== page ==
Sixthly, discovery of latent corruption, whether in saints or sinners. There are some corruptions in every man's heart, which lie, as it were, so near the surface, that they are ready on every turn to rise up; but then there are others also which lie so very deep, that they are scarcely observed at all. But as the fire under the pot makes the scum rise up, appear on top, and run over; so the crook in the lot raises up from the bottom, and brings out such corruption as otherwise one could hardly imagine to be within. Who would have suspected such strength of passion in the meek Moses as he discovered at the waters at strife, and for which he was kept out of Canaan? Or so much bitterness of spirit in the patient Job, as to charge God with becoming cruel to Him? So much ill-nature in the good Jeremiah, as to curse not only the day of his birth, but even the man who brought tidings of it to his father? Or such a tang of atheism is Asaph, as to pronounce religion a vain thing? But the crook in the lot, bringing out these things, showed them to have been within, how long so-ever they had lurked unobserved. And as this design, however indecently proud scoffers allow themselves to treat it, is in no way inconsistent with the Divine perfections; so the discovery itself is necessary for the due humiliation of sinners, and to stain the pride of all glory, that men may know themselves. Both which appear, in that it was on this very design that God made the long-continued crook in Israel's lot in the wilderness; even to humble them and prove them, to know what was in their heart.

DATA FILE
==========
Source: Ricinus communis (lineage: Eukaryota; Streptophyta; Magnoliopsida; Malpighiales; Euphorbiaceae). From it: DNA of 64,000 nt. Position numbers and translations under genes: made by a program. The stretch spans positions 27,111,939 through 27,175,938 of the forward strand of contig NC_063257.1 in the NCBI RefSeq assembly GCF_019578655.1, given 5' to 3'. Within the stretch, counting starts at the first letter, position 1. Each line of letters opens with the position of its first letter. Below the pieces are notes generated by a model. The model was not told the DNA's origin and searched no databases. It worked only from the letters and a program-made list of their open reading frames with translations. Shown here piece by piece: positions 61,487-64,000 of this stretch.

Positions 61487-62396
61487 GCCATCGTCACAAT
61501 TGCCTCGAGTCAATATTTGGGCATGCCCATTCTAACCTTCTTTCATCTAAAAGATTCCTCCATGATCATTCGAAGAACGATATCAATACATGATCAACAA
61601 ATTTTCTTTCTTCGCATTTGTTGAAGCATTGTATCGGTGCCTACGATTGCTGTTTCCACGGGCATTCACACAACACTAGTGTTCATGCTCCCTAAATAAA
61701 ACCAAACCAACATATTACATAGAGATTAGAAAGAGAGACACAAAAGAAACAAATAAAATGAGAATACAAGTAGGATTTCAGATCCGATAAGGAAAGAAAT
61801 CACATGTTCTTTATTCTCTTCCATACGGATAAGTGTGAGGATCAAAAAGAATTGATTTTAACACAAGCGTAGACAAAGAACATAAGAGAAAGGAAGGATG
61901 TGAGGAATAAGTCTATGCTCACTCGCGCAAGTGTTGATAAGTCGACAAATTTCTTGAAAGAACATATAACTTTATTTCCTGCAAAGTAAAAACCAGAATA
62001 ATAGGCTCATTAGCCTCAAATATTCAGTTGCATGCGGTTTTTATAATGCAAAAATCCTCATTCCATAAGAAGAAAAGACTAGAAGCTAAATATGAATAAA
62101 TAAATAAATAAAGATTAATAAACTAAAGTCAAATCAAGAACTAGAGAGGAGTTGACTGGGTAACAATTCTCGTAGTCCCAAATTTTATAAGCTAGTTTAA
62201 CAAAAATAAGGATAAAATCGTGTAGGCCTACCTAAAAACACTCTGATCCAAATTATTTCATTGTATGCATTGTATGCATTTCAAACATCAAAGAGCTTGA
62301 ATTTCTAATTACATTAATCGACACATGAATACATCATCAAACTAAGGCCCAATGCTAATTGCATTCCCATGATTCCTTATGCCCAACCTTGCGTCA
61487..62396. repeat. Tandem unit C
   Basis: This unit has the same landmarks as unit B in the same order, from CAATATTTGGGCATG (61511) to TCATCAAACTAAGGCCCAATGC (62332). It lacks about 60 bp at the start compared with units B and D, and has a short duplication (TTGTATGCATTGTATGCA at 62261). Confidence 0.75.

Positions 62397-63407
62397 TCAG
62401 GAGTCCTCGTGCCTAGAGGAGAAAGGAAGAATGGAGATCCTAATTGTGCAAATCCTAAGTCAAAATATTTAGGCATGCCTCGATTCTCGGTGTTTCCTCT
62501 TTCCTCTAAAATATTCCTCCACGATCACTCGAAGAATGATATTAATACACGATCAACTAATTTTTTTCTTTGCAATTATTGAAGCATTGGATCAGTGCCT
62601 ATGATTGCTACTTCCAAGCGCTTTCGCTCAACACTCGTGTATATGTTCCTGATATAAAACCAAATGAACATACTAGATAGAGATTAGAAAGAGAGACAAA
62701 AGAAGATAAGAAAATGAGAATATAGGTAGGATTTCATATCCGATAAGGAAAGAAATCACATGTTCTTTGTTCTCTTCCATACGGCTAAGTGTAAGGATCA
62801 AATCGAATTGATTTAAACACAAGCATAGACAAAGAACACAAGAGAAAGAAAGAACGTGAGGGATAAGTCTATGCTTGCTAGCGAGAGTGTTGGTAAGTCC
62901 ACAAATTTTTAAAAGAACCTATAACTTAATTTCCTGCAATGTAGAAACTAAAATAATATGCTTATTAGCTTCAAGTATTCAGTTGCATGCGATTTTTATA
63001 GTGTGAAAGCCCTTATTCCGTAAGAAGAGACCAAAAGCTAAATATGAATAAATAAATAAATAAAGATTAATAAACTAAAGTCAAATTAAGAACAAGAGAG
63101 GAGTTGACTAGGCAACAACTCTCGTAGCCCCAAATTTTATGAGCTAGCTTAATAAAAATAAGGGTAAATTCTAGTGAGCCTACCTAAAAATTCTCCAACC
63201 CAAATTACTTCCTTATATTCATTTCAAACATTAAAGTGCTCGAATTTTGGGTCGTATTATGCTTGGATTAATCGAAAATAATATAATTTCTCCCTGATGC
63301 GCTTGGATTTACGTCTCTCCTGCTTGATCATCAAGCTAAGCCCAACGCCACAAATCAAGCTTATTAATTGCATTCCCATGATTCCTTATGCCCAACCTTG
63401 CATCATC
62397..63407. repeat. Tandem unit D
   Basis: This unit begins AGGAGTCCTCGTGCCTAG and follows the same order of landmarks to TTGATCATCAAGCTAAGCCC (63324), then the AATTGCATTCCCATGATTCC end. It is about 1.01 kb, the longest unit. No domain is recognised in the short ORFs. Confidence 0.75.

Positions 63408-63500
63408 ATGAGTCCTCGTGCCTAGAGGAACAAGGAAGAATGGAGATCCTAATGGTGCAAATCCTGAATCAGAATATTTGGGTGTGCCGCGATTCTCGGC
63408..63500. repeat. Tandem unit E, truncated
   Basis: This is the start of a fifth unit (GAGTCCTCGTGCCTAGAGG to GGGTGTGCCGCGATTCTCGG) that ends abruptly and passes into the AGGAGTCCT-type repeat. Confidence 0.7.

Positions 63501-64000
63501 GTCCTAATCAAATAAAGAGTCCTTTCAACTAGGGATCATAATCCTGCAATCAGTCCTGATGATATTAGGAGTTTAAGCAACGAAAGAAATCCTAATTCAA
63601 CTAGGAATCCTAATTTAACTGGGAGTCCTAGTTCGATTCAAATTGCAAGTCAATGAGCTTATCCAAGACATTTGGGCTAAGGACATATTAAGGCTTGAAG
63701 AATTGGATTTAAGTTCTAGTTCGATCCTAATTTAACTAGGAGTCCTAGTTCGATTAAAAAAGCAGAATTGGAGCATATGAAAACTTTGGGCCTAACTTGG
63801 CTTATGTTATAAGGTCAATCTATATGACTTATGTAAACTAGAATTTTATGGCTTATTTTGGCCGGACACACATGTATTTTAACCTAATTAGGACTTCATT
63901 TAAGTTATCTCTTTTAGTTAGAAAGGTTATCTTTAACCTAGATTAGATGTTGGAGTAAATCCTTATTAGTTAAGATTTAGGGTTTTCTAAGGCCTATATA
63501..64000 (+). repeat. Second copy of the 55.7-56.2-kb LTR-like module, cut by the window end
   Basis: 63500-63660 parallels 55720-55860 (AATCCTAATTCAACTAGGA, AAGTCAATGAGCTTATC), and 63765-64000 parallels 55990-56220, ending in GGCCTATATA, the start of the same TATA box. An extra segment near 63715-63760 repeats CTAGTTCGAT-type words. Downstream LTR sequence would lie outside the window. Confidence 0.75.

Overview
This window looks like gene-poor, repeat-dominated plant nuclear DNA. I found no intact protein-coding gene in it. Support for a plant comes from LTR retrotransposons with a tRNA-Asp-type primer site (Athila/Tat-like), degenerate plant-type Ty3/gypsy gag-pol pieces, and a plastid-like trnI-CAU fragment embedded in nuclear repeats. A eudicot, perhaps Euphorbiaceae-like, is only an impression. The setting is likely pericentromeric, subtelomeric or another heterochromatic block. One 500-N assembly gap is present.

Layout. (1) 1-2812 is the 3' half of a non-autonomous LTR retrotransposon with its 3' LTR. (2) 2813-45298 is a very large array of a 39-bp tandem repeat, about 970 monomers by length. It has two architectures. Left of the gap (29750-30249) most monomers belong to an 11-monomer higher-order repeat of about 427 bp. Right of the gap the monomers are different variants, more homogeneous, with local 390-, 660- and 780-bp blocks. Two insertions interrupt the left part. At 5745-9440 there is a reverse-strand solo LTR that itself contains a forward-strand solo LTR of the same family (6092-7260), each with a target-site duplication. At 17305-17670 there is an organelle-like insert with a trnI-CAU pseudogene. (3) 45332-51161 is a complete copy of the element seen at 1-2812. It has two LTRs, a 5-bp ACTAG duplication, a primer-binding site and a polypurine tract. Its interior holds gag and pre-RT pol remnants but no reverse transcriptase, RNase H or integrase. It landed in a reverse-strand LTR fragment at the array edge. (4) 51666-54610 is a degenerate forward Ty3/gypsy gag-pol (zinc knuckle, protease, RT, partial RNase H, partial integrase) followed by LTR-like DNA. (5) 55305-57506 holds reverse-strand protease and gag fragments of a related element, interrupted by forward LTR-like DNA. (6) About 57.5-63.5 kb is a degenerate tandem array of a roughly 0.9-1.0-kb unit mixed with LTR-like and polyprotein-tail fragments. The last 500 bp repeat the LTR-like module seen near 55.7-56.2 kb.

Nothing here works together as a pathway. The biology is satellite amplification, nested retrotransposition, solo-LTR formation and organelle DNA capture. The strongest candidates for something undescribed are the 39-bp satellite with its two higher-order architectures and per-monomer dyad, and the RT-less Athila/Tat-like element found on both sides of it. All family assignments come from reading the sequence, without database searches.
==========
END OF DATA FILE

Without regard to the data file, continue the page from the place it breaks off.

Seventhly, the exercise of grace in the children of God. Believers, through the remains of indwelling corruption, are liable to fits of spiritual laziness and inactivity, in which their graces lie dormant for the time. Besides, there are some graces which of their own nature are but occasional in their exercise, as being exercised only upon occasion of certain things which they have a necessary relation to, such as patience and long-suffering. Now, the crook in the lot serves to rouse up a Christian to the exercise of the graces, overpowered by corruption, and withal to call forth to action the occasional graces, ministering proper occasions for them. The truth is, the crook in the lot is the great engine of Providence for making men appear in their true colours, discovering both their ill and their good. And if the grace of God is in them, it will bring it out, and cause it to display itself. It so puts the Christian to his shifts, that however it makes him stagger for awhile, yet it will at length evidence both the reality and the strength of grace in him. "You are in heaviness through manifold temptations, that the trial of your faith, being much more precious than of gold that perishes, may be found unto praise. " The crook in the lot gives rise to many acts of faith, hope, love, self-denial, resignation, and other graces; to many heavenly breathings, partings, and groanings, which otherwise would not be brought forth. And I make no question but these things, however by carnal men despised as trifling, are more precious in the sight of God than even believers themselves are aware of, being acts of immediate internal worship; and will have a surprising notice taken of them, and of the sum of them, at long run. However it may be the persons themselves often can hardly think them worth their own notice at all. The steady routing of a gallant army or horse and foot to the routing of the enemy is highly prized; but the acting of holy fear and humble hope is in reality far more valuable, as being so in the sight of God, whose judgment, we are sure, is according to truth. This the Psalmist teaches: "He delights not in the strength of the horse; He takes not pleasure in the legs of a man. The Lord takes pleasure in them that fear Him, in those that hope in His mercy." And indeed the exercise of the graces of his Spirit in his people is so very precious in His sight, that whatever grace any of them excel in, they will readily get such a crook made in their lot as will be a special trial of it, that will make a proof of its full strength. Abraham excelled in the grace of faith, in trusting God's bare word of promise above the dictates of sense; and God, giving him a promise that he would make of him a great nation, made withal a crook in his lot, by which he had enough ado with all the strength of his faith; while he was obliged to leave his country and kindred, and sojourn among the Canaanites; his wife continuing barren, till past the age of child-bearing; and when she had at length brought forth Isaac, and he was grown up, he was called to offer him up for a burnt-offering, the more exquisite trial of his faith, that Ishmael was now expelled his family, and that it was declared, that in Isaac only his seed should be called. "Moses was very meek above all the men which were on the face of the earth." And he was entrusted with the conduct of a most perverse and unmanageable people, the crook in his lot plainly designed for the exercise of his meekness. Job excelled in patience, and by the crook in his lot, he got as much to do with it. For God gives none of his people to excel in a gift, but some time or other he will afford them use for the whole compass of it.